Maybe that’s because when music breaks into the mainstream you get this base of people coming out who just want to hear the hits they’ve heard on radio...
“Exactly, that’s probably what it is.”
One of the ways that dance has really gone mainstream has been rappers taking underground beats and making them into chart hits… a lot of artists I’ve spoken to would never let Pitbull on their track, but you decided to. How do you feel about that now?
“Well… when 'Funky Vodka' hit No.1 on Beatport, I really didn’t know what my future was going to be. I only had a few months left of money saved, and I had no idea what was gonna happen. I’d moved out to California to try and make things happen, thinking this is the last chance for me with music. So when 'Funky Vodka' hit, it was like a ray of hope. I was like, OK, maybe I can keep this going. Maybe I can make this happen. And then when I found out Pitbull was interested in turning it into a mainstream song, I knew that a) financially it would help me get to where I needed to be, and b) it was a different world — Pitbull’s fans are not into underground dance music, so to me it didn’t bother me.
I mean, I don’t mind Pitbull, I think he does great for a mainstream audience and I thought it’d be a great story to tell when I’m older anyway. So I was like, here’s an opportunity. After I made the decision I had all these crazy things happen, like being in a music video - like when would that happen in my life? I was in a legit mainstream video, just drinking, having fun…I just sent my mom a platinum record a couple of weeks ago, and those are the little things that make me like, man, I’m glad I did it, I’m glad I experienced it, rather than saying, 'ah no, it’s not cool, my peers won’t think the same of me', I mean, whatever.”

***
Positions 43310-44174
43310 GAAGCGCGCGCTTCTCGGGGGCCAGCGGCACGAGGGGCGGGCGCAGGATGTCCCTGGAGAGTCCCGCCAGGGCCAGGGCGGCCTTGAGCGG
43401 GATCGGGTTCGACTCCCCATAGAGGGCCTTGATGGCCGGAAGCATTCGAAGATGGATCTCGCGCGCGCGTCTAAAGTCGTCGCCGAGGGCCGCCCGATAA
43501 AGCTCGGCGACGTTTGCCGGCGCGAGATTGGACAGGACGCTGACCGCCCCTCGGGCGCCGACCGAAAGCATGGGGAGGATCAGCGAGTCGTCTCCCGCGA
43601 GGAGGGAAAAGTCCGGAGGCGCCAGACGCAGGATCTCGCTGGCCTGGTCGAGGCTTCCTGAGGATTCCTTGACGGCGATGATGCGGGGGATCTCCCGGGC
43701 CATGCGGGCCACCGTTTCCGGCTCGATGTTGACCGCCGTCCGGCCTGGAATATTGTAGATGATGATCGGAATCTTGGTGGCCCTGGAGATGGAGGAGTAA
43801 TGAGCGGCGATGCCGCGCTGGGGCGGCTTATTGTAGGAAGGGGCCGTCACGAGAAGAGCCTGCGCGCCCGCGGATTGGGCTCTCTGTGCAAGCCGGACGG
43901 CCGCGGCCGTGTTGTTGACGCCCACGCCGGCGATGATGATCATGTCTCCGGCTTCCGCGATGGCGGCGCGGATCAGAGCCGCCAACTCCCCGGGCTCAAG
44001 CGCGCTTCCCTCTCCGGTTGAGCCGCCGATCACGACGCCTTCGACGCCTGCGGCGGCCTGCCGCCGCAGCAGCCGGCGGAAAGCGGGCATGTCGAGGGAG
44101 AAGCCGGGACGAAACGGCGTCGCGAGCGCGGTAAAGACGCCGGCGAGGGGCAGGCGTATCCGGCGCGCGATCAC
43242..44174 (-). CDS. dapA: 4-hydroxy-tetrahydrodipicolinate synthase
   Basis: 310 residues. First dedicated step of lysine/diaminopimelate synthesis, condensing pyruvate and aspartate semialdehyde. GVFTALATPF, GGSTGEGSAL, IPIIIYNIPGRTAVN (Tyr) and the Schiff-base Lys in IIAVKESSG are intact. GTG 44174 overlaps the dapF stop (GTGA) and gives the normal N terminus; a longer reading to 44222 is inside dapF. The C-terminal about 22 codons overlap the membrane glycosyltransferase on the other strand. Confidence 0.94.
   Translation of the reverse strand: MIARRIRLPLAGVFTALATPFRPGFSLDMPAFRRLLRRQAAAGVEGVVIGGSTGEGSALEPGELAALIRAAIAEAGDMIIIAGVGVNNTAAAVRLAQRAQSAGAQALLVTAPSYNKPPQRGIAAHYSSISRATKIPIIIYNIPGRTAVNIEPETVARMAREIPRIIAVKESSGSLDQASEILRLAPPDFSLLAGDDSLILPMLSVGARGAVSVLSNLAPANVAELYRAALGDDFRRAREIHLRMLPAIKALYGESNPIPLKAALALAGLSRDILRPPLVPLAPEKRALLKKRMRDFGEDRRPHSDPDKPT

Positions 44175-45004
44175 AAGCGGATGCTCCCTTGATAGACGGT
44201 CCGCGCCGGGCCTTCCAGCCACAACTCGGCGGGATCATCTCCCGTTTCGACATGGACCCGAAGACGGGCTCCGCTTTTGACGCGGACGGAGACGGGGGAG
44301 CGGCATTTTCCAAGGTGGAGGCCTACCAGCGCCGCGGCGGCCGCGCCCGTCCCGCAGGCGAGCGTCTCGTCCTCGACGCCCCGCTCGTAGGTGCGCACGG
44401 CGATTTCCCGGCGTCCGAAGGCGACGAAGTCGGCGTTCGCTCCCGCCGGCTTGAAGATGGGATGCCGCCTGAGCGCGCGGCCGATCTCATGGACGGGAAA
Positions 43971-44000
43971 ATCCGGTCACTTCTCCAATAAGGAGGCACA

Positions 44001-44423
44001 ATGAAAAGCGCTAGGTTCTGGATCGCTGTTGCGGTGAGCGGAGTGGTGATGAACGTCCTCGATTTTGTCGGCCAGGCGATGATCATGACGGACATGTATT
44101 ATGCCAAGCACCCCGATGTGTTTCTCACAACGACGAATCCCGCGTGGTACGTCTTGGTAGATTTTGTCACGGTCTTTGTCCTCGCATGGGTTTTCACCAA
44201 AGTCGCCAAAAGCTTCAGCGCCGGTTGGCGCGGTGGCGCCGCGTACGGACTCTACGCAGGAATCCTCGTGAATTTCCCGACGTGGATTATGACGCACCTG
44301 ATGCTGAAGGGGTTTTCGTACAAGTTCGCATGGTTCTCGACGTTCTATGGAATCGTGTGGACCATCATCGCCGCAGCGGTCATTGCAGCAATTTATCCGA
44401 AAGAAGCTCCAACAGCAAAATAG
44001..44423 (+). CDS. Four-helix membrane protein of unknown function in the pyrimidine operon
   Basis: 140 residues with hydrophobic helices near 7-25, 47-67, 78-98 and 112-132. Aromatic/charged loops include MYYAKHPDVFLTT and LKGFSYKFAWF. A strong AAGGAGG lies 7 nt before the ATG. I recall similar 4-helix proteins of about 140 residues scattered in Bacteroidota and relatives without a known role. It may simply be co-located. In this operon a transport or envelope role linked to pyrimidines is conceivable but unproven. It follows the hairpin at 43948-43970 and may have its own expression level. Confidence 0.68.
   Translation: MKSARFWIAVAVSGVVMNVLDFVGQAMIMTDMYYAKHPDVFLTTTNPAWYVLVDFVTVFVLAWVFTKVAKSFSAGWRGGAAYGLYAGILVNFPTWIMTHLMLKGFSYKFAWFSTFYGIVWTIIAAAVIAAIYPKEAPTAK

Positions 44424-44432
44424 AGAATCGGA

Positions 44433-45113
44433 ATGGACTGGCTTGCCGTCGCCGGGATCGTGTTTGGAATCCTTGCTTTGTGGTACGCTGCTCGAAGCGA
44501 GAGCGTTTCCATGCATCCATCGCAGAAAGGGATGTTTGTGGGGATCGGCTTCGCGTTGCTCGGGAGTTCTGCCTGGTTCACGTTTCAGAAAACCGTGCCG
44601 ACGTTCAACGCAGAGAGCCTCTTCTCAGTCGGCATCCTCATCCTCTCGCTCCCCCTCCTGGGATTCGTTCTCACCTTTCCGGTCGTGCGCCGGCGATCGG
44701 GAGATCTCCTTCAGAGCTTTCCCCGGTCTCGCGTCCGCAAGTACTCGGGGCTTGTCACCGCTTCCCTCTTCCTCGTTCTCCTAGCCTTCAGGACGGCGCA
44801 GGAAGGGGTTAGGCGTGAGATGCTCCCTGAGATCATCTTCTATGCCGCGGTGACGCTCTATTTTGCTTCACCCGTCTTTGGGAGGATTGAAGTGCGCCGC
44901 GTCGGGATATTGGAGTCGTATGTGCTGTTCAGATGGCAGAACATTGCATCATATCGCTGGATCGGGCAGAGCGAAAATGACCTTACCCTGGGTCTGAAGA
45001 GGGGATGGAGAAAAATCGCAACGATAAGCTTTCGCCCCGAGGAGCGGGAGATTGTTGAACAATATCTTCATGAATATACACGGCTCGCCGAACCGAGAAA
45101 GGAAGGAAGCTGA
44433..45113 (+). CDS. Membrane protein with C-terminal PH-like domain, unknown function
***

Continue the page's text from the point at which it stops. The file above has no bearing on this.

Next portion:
Have you experienced much of a backlash since?
“Yeah, online a lot of people bashed me and hated on me for it. I was told through my management to expect to get that kind of reaction. Sometimes it’s just gonna happen, your fans aren’t gonna like a decision you’ve made or maybe they won’t like a song you made, but I think you’ve gotta just let the pieces fall. I got a pretty good backlash, but I guess people didn’t know my background story, or where I was at. I’ve been making music for a long time, so I understand that, man, when certain things come you need to grab them.”
Are you going to produce more tracks for mainstream pop acts?
“Yeah, I mean, I’m doing that now. I can’t name names but I’m getting involved in pop music. My only goal in life with dance music was to have it as a career, so I never had to step foot in a corporate environment ever again, I never want to have to go back to a life I hated. So now I’m getting presented opportunities to work with all different people, and I’m like, yeah, why not. At the same time I’m not trying to be a David Guetta — I wanna do it on the side, but I also love making more underground music. I’ll try and do pop stuff, but I‘m not having my name stamped all over it.”
And what have you got coming up that you can talk about?
“My next single is with Benji Madden from Good Charlotte, it’s called 'Come Back Down,' that’ll be out before the end of the year. I’ve got like five originals done and my management is trying to figure a release schedule out for them. I did a track with Dirt Nasty called 'Polluted,' and I did one called 'Ass Hypnotized' which we’re finishing up the vocal on now, and we’re just trying to get the release dates finalized. I’m pretty much in the dark, I’m really bad at this sort of stuff. The management do a great job, I just don’t pay attention!”